Well, University of Richmond, it's time. On March 25, which is the date of the next Collegian issue because of spring break, The Collegian will have its next news editor, and I will hand over the reigns. I will have a Rice Report, but I wanted to say a few final words before doing introductions.
First, I would like to say thank you. I have received a lot of support and kind words from those I've interviewed, as well as those who read The Collegian. It is satisfying to know that people are reading The Collegian and learning about their community. I would also like to thank my fellow Collegian staff. Working for The Collegian has been a great experience and I am going to miss it, and you, dearly.
Second, I would like to encourage everyone to either keep reading or get started. As a journalism major, I have learned a lot about grammar, style and writing, but the most important lesson has been to stay informed. Those who have the right to freedom of the press should take advantage of it and be informed citizens who can be actively involved in their community and government.
That being said, I know a lot of modern news organizations are not satisfying your need for news that is relevant or objective. If that is the case, I recommend becoming even more involved and letting those in power know that their methods are not making them money and that they are not doing their job of informing. It's one thing to sit and complain about the news, and another thing to try to do something about it. Having worthwhile news is important enough that it is worth your time.
My next piece of advice is for students: Get involved in the university community. I'm not saying that you should join more clubs or take on more leadership roles. I am saying that you should attend events sponsored by groups other than your own. Talk to people who have been on this campus longer than you've been alive. You would be amazed to find out what is happening on this campus and how much you can gain without having to do any work. You can sit and listen and participate with no commitments or stress. The best way to find out what to do is to read your SpiderBytes.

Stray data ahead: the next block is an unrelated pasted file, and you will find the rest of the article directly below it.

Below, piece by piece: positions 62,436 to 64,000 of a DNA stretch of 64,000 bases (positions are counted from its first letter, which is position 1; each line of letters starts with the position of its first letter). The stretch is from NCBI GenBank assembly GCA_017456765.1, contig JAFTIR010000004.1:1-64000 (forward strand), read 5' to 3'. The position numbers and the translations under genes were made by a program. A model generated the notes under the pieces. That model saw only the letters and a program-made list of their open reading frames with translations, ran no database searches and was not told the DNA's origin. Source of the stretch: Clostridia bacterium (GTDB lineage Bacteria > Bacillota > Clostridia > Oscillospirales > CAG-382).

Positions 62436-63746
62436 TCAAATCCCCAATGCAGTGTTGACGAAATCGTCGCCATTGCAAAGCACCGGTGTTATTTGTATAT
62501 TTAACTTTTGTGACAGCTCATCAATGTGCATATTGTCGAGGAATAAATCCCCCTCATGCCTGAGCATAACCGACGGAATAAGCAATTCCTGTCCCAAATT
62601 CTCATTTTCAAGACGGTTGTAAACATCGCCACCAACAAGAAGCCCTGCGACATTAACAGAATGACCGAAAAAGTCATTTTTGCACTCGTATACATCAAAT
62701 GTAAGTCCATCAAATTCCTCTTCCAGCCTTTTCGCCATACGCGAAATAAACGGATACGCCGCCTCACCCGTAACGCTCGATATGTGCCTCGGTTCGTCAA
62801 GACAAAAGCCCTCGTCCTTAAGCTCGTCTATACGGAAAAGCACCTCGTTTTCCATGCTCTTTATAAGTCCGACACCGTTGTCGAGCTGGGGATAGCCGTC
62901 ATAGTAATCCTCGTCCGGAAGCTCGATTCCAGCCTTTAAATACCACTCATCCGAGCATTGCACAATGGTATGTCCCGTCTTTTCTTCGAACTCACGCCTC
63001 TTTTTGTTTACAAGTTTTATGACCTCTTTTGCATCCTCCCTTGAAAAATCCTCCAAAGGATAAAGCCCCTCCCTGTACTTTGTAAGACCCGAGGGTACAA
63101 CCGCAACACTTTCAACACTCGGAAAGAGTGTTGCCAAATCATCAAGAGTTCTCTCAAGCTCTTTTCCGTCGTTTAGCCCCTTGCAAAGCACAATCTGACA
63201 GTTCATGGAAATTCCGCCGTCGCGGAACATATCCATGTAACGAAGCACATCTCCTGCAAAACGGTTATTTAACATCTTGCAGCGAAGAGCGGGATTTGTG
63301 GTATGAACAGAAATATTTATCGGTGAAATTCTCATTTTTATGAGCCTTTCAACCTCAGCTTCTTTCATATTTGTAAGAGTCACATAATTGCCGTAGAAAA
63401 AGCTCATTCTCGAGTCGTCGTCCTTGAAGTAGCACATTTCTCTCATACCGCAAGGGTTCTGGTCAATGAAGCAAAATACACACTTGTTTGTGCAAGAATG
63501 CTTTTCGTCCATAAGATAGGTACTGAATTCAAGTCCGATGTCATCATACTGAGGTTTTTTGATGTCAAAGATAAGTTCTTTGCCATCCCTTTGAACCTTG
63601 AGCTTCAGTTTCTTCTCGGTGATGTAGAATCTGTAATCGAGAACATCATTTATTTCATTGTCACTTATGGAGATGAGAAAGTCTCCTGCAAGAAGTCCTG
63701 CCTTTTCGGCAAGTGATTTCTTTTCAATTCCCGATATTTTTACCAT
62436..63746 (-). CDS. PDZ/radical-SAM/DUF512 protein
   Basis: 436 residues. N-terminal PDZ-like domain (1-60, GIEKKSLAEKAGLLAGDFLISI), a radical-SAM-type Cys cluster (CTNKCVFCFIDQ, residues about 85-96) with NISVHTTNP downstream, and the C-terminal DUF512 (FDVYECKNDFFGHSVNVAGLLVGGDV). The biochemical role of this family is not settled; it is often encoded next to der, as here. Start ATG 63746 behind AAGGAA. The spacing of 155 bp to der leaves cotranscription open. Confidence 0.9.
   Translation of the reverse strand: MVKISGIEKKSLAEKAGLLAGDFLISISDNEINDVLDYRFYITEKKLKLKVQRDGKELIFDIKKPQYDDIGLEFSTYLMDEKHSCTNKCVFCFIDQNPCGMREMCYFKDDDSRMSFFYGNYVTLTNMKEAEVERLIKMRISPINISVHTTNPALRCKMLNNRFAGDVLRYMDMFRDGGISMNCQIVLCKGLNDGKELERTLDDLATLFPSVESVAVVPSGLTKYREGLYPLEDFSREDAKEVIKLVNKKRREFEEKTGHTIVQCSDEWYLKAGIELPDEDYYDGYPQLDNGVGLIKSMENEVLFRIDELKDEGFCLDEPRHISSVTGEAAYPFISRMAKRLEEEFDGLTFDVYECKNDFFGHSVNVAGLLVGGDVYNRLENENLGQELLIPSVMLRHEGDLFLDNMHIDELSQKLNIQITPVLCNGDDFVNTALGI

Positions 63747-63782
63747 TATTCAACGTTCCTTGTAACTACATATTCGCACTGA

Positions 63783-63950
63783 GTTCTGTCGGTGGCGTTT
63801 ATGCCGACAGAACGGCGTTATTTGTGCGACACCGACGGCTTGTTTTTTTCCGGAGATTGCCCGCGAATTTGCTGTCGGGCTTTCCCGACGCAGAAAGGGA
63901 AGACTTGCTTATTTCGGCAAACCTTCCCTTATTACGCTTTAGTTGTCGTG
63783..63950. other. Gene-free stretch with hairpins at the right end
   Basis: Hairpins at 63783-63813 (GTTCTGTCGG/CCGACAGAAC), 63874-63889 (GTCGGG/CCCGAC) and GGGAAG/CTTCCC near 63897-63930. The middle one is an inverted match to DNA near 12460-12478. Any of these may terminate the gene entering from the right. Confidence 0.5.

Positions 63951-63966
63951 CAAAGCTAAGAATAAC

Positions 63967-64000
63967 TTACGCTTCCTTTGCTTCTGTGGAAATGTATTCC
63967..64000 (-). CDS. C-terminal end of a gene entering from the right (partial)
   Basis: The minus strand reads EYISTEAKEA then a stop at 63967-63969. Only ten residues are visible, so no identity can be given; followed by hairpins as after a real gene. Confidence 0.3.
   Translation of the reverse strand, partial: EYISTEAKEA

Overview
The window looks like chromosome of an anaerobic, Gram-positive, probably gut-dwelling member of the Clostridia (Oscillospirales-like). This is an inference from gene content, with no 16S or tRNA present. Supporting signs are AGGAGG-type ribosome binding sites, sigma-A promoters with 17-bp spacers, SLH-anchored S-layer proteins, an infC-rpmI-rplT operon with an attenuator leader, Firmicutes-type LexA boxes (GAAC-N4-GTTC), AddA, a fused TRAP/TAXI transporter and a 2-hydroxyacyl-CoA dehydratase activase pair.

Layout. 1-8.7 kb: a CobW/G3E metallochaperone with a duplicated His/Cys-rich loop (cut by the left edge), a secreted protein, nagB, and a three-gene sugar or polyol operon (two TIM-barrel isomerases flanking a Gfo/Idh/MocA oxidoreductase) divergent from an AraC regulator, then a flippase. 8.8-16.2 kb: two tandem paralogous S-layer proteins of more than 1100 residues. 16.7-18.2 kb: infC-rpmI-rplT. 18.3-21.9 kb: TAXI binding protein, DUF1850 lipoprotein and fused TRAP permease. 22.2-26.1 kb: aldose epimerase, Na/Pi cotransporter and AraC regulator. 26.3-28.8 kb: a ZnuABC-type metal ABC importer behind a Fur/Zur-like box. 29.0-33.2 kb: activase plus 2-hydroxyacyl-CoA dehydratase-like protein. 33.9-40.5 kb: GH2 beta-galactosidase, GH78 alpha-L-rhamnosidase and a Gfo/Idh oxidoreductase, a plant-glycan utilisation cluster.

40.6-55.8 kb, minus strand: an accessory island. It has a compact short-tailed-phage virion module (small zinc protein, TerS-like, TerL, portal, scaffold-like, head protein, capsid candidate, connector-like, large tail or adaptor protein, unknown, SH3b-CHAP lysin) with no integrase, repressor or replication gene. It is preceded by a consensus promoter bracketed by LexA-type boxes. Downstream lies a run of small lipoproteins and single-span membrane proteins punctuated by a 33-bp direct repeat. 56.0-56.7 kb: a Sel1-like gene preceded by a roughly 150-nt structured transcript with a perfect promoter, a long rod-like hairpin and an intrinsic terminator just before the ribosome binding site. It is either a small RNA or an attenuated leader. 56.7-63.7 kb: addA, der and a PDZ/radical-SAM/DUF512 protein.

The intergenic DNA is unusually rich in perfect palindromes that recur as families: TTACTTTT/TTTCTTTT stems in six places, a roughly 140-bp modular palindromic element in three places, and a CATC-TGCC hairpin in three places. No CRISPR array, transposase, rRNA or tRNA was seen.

I also can't be a real college student without making some suggestions to the administration: Talk to students. Yes, we like to complain. We're pretty good at it. But we also have some good ideas, and a lot of legitimate ones, about how to change things to make the university, and the world in general, a better place. Students need to listen to the administration and faculty to figure out what happened in the past that did or didn't work. Administration and faculty need to listen to students to hear those fresh ideas and passionate pursuits that have led to so much good change.
I'm not sure exactly how all of this can be accomplished, but I think it starts with treating other people like human beings. It sounds like a simple concept, but a lot of people seem to forget that everyone is a person who deserves to be treated as if he/she is a human, even if you don't like, agree with or see him/her. Whether you are saying something, writing something or simply ignoring someone, remember that you are talking about and to people.
The University of Richmond has been a place where I could grow, develop and learn, and I know that it will stay that way long after I'm gone. Keep up the great work and if you ignore the rest of my advice, read The Collegian!
Contact news editor Stephanie Rice at email@example.com.